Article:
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Weak teams a burden in Super Rugby: All Blacks coach Ian Foster

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NZ Rugby is expected to recommend a reduction in Australian teams when it unveils its preferred future franchise competition model on Thursday.

All Blacks coach Ian Foster says future Super Rugby competitions can’t afford to carry weak links, heightening the likelihood Australia won’t be offered equal rights in New Zealand’s proposed model.

Findings from NZ Rugby’s review into a future competition structure will be made public on Thursday, with its recommendation expected to feature all five Kiwi franchises in an eight-team competition.

Only two or three Australian sides are likely in the preferred model, with a Pacific Islands team possibly introduced.

Rugby Australia has said it won’t accept a reduction in the number of Australian teams and has threatened to abandon an Australasian alliance and launch its own competition.

Former All Blacks coach Steve Hansen last week said NZ Rugby owed nothing to its trans-Tasman rivals and his successor Foster took an equally hard-nosed approach, questioning whether Australia had the player depth and financial strength to field up to five teams.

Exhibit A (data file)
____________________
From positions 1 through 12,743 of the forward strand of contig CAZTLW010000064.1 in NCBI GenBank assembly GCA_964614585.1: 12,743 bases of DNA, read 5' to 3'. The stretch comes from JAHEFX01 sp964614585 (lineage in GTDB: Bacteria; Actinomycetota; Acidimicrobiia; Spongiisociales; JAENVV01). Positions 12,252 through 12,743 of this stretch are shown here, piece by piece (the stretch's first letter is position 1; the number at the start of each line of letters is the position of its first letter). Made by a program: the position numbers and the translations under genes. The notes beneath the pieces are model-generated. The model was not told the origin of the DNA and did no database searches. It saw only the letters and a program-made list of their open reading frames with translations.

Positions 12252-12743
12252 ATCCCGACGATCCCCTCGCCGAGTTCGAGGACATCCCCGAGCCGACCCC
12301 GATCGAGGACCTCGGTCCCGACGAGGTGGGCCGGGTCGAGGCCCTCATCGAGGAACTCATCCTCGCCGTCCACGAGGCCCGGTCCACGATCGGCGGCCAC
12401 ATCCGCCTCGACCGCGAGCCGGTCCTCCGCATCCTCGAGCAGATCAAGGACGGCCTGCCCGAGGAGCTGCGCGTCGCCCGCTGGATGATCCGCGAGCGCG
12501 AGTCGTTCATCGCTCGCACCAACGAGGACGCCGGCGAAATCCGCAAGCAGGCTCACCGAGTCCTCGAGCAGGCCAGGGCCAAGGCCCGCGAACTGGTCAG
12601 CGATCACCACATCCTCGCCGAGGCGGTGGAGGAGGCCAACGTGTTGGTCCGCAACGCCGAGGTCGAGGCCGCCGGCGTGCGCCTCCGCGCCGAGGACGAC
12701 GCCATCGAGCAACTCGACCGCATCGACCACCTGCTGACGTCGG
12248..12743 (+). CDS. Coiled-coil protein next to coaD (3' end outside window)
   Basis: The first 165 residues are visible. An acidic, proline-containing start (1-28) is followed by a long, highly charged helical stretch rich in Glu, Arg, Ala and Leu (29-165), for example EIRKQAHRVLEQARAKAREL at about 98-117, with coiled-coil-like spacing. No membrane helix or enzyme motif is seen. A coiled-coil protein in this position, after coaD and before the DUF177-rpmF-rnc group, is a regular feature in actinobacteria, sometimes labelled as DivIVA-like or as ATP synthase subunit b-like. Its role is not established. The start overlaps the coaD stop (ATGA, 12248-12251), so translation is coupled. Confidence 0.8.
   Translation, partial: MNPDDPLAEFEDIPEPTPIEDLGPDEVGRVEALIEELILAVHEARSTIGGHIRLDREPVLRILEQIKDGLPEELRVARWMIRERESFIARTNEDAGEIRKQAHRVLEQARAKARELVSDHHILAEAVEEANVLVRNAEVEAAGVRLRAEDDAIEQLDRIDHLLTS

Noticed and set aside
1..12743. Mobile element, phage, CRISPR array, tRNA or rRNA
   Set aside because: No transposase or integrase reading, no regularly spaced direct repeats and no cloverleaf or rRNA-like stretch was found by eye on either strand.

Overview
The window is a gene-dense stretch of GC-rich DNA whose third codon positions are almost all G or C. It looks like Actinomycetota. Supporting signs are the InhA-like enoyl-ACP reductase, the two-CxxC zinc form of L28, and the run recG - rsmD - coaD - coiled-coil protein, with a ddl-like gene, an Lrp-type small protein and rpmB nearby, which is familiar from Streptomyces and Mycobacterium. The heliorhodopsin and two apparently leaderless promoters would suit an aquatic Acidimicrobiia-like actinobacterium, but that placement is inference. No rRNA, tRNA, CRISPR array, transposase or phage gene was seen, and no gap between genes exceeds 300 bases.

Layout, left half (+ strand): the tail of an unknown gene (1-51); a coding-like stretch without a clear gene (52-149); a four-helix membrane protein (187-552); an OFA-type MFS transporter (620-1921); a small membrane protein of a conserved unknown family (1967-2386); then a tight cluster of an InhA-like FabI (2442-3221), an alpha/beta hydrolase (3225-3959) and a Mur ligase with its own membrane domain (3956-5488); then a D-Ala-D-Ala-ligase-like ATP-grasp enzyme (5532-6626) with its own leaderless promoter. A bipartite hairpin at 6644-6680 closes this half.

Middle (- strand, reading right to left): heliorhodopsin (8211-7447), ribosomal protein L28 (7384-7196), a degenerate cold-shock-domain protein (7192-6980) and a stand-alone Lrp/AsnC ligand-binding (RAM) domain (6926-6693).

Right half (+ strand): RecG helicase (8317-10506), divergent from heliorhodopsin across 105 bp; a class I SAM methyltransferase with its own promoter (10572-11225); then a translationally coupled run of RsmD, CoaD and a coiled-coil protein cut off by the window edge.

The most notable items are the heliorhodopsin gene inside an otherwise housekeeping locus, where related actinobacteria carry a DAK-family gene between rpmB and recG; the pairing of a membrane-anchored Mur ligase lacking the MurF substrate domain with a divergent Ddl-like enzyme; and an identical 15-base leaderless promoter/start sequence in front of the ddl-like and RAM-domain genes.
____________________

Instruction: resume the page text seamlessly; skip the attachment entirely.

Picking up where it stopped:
Foster said the previous incarnations of Super Rugby had struggled to engage fans because of the succession of weaker teams added over the years.

“This is not a charity. We’ve got to actually make sure they’re feasible, they’re financially viable and the public are going to really get in behind them,” Foster told NewsHub.

“It’s got to be competitive, it’s got to be financially viable.


“We’ve seen in the past that if you let in teams that actually can’t survive, then you’ve got to keep changing the competition around.”

Foster’s thoughts were echoed by former All Blacks greats Mils Muliaina and Sir John Kirwan.

On New Zealand’s Sky TV, the pair advocated for a nine-team competition, featuring three from Australia and one from the Pacific. Muliaina said a fourth Australian team could be added if it could be justified by player strength and a strong bottom line.

The speculation has sparked a rift in trans-Tasman relations, which have been described by RA chairman Hamish McLennan as increasingly “master-servant” in nature.

McLennan’s description won’t have dimmed following the comments of Foster, who pointed to New Zealand’s historical dominance of Super Rugby.

“We’ve got to do whatever we can to get competitive teams against our teams,” Foster said.

“We’re pretty secure in our five so once they (Australia) get their number, I guess we sit around and have a conversation.”